In many articles we showed how important grain was for Rome. The grain supply ensured the control over the population under the slogan ‘Panem et Circenses’ (Bread and circuses), as we saw in our article ‘Eating from the African Bowl’ and in the many ‘stationes’ behind the theatre in Ostia (read the article ‘Overseas trade’ ). Grain was indeed mostly used to make bread and had to be ground first into meal. Before the invention of the watermill the grain was ground by the baker himself. Although, not by himself but by slaves or animals (donkeys or horses).
The bakeries were equipped with machines existing of a bell-shaped upper part (catillus) and a cylindrical lower part (meta). The catillus, in which the grain was poured via a hopper, was rotated by the animals. Grain was ground between the two parts and the meal collected at the bottom of the lower part. Slaves urged the animals on with a whip, filled the hopper and collected the meal. After the grinding and sieving the dough was made. Also machines for the kneading were operated by people or animals. The bread was than moulded and baked. The whole process is described in the video ‘Casa dei Molini’. Although some bakeries were equipped with several millstones the capacity of grinding the grain was very low, costed a lot of labour from man and animal and the work was very unattractive.
Apuleius desribes it as follows: My gods, what a set of men I saw! Their skins were seamed all over with marks of the lash, their scarred backs were shaded rather than covered with tattered frocks. Some wore only aprons, all were so poorly clothed that their skin was visible through the rents in their rags! Their foreheads were branded with letters, their heads were half-shaved. They had irons on their legs. They were hideously sallow. Their eyes were bleared, sore, and raw, from the smoke of the ovens. They were covered with flour as athletes with dust!" 2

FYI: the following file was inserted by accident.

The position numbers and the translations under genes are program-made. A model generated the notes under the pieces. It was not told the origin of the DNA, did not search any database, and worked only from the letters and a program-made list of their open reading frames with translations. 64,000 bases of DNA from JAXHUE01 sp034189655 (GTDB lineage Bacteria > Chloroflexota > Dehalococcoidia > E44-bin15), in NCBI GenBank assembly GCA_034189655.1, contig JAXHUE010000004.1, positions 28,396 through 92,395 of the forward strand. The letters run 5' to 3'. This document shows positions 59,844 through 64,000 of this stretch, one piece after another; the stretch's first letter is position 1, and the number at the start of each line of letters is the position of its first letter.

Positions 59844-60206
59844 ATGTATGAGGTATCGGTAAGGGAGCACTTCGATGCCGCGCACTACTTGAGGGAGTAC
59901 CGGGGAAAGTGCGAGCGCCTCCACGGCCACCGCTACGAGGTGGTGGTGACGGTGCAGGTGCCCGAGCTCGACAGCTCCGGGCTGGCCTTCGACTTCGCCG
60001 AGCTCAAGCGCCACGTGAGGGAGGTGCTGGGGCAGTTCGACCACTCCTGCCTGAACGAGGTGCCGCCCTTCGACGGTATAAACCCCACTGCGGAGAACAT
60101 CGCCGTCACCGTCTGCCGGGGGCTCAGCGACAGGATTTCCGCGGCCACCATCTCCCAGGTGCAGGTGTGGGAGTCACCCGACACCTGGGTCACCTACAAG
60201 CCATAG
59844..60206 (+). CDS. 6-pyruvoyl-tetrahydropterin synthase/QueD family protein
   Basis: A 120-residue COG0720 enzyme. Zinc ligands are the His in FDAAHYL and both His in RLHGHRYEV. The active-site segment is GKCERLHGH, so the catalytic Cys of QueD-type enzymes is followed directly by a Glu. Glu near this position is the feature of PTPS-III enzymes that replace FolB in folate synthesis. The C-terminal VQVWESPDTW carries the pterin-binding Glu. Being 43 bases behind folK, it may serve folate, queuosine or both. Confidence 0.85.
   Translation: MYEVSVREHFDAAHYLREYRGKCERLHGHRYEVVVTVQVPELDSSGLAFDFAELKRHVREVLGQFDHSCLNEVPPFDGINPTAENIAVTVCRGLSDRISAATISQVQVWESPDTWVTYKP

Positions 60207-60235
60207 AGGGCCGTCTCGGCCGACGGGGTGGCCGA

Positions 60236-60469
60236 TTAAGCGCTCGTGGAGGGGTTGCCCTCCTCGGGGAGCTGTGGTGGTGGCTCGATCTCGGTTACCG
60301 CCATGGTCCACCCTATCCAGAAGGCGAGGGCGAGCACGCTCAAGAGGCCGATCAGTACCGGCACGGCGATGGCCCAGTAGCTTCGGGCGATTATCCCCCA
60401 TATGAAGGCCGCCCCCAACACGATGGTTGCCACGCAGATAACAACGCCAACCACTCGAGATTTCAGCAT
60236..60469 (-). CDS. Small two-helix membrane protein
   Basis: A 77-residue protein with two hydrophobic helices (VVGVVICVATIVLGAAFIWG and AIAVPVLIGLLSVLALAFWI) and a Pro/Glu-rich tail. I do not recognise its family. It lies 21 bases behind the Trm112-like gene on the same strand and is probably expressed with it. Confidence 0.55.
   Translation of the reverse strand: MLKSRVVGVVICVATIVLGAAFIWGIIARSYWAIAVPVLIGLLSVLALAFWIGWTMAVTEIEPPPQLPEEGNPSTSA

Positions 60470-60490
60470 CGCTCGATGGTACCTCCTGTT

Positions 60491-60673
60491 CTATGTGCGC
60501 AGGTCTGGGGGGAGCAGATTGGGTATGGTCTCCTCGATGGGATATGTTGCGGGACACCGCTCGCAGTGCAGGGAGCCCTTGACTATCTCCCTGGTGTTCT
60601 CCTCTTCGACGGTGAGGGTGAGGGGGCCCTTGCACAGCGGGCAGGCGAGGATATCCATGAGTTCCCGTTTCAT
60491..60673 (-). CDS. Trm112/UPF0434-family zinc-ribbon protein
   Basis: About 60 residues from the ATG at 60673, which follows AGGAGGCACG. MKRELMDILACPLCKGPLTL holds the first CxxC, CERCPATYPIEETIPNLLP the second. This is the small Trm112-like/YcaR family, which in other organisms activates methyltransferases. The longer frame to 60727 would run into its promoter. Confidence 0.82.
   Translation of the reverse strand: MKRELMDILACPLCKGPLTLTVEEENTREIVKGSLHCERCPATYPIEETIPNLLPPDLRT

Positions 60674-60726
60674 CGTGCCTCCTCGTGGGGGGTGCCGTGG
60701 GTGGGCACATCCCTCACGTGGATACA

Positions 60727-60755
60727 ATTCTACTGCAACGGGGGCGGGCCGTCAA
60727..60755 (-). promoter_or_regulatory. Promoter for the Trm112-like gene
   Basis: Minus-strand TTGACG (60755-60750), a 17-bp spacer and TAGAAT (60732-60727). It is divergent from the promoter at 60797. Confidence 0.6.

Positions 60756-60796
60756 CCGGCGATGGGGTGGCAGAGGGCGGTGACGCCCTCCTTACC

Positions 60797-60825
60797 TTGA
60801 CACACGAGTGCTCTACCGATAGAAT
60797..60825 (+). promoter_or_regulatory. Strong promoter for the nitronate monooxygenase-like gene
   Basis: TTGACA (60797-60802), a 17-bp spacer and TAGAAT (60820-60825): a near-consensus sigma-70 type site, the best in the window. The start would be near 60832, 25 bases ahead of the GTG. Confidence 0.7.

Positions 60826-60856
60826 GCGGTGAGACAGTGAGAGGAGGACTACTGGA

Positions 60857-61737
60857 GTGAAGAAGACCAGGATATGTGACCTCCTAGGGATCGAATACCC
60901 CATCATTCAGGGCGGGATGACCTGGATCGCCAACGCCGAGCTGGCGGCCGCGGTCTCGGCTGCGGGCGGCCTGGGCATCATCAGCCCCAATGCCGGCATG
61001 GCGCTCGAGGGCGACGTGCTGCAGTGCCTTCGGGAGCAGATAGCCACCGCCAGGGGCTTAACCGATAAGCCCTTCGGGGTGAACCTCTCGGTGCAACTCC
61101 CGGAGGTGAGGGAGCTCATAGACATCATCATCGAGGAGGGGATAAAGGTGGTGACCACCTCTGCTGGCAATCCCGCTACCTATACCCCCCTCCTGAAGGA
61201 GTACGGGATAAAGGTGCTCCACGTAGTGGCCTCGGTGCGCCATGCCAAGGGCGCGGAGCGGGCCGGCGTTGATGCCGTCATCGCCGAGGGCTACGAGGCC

With the increasing of the population another technic for grinding the grain came into view; the vertical watermill. These mills had a much higher gear ratio than the “hourglass” mills operated by animals. The water was obtained from rivers, wells, aqueducts and baths4.
Although the vertical watermill was already known in the first century, its widespread commercial use began at the end of the second and in the third century AD. Watermills for grinding grain have been found in several places in the Roman Empire, but the most famous mill is the Barbegal, discovered in 1937, near the Roman city of Arelate (modern Arles). Because the watermills needed a large supply of water the grinding machinery was separated from the bakeries.
According to Forbes5 watermills were six times as efficient, ground 150 kilograms per hour and could deliver meal (or flour) to several bakeries in the city.
THE BARBEGAL MILL
The Barbegal, was an enormous watermill featuring a large complex of 16 wooden wheels fed at the top wtare coming from 38 miles (60km) of aqueducts. As water cascaded down the wheels, it turned a gear system that crushed grains into flour, which was then transported to the city.
The Barbegal could have processed 24.000 kilograms in 10 hours, enough for approximately 21.400 people. The seize of the population in third-century Arles may have been 10.000 and Forbes suggested already that the Barbegal also served the army. New research have shown now that he was probably not far away from the truth with his suggestion.
NOT FOR BREAD ONLY
Until now, researchers had thought the site was only used to supply flour to the nearby Roman city of Arelate. However, scientists at the Johannes Gutenberg University in Mainz, Germany, analysed limestone found at the site shortly after its discovery in 1937. The deposits had built up on the water-wheels as they churned through the water coming from the aquaducts. These deposits are all what is left of the ancient wooden mechanism, which had already disappeared centuries ago.